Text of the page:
Samantha Cargill’s spring and summer of science began with a hands-on experience with lobsters off the coast of Cape Cod, as she got her first taste of the life of a marine biologist aboard one of the Massachusetts Maritime Academy’s ships.
It’ll stretch to the labs at Drew University next month, where she’ll be immersed in lectures and research as part of the annual Governor’s School in the Sciences, a rigorous program for the elites in biology, chemistry, math, physics, chemistry and anthropology.
For the West Deptford High School junior, it’s an exciting time.
Cargill, who’s considering the University of Pennsylvania, Dartmouth and Cornell to study marine biology, said the trip to Massachusetts was invaluable.
“I love learning about wildlife,” she said, and everything about the trip–from seeing lobsters pulled straight from the bay firsthand, to hearing speakers talk about the return of great white sharks to the waters off Cape Cod–was about just that.
And being from New Jersey, she didn’t have the local knowledge her peers had, so what they might take for granted–a lecture on gray seals, for instance–was all new to her.
Getting a chance to see marine biologists in action was a major plus for her, as well.
“It was nice to get a feel for what they do,” Cargill said, especially given she’s considering it as her field of study.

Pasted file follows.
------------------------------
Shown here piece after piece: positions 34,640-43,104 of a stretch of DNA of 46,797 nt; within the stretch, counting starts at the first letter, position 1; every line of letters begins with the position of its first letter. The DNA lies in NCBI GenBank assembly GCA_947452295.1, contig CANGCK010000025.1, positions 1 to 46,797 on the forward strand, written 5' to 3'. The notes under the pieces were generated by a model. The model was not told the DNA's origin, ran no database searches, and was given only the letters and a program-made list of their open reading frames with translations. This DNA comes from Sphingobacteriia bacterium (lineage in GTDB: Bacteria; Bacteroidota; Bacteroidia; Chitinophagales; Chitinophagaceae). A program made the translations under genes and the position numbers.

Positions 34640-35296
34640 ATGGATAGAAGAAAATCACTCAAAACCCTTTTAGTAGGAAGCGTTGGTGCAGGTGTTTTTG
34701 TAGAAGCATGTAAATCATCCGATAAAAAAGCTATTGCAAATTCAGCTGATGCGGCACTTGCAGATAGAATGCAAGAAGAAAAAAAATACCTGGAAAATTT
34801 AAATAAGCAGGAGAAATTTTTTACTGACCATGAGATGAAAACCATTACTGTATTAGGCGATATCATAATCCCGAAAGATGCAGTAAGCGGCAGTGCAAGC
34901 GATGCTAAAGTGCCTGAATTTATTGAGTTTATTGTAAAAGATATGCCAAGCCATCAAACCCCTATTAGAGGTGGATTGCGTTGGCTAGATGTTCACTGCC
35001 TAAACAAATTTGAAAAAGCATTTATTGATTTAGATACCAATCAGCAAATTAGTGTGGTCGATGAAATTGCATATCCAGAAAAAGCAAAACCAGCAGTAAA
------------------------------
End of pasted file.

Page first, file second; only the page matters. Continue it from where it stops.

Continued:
Things will shift a bit when she heads to Drew University for Governor’s School in July–it won’t all be boat trips and shark lectures, but it will be an intense experience, complete with a research project and lab teams.
Cargill will get her choice of classes and lab activities–she figures on leaning heavily toward biology–and said she’s excited by the prospects.
“I know they’re some of the top kids,” she said. “I’m more confident in what I can do and what I can do later in life.”
And it’s not just about research and studies–Cargill said meeting new people and having new experiences is just as important as anything else.
Her trip to the Maritime Academy, where she was one kid from New Jersey amid a sea of New Englanders, but was still able to make plenty of connections in a short time, was emblematic of that.
“I’m really proud of myself,” she said. “I didn’t know anyone there, so I know I’m going to be better off.”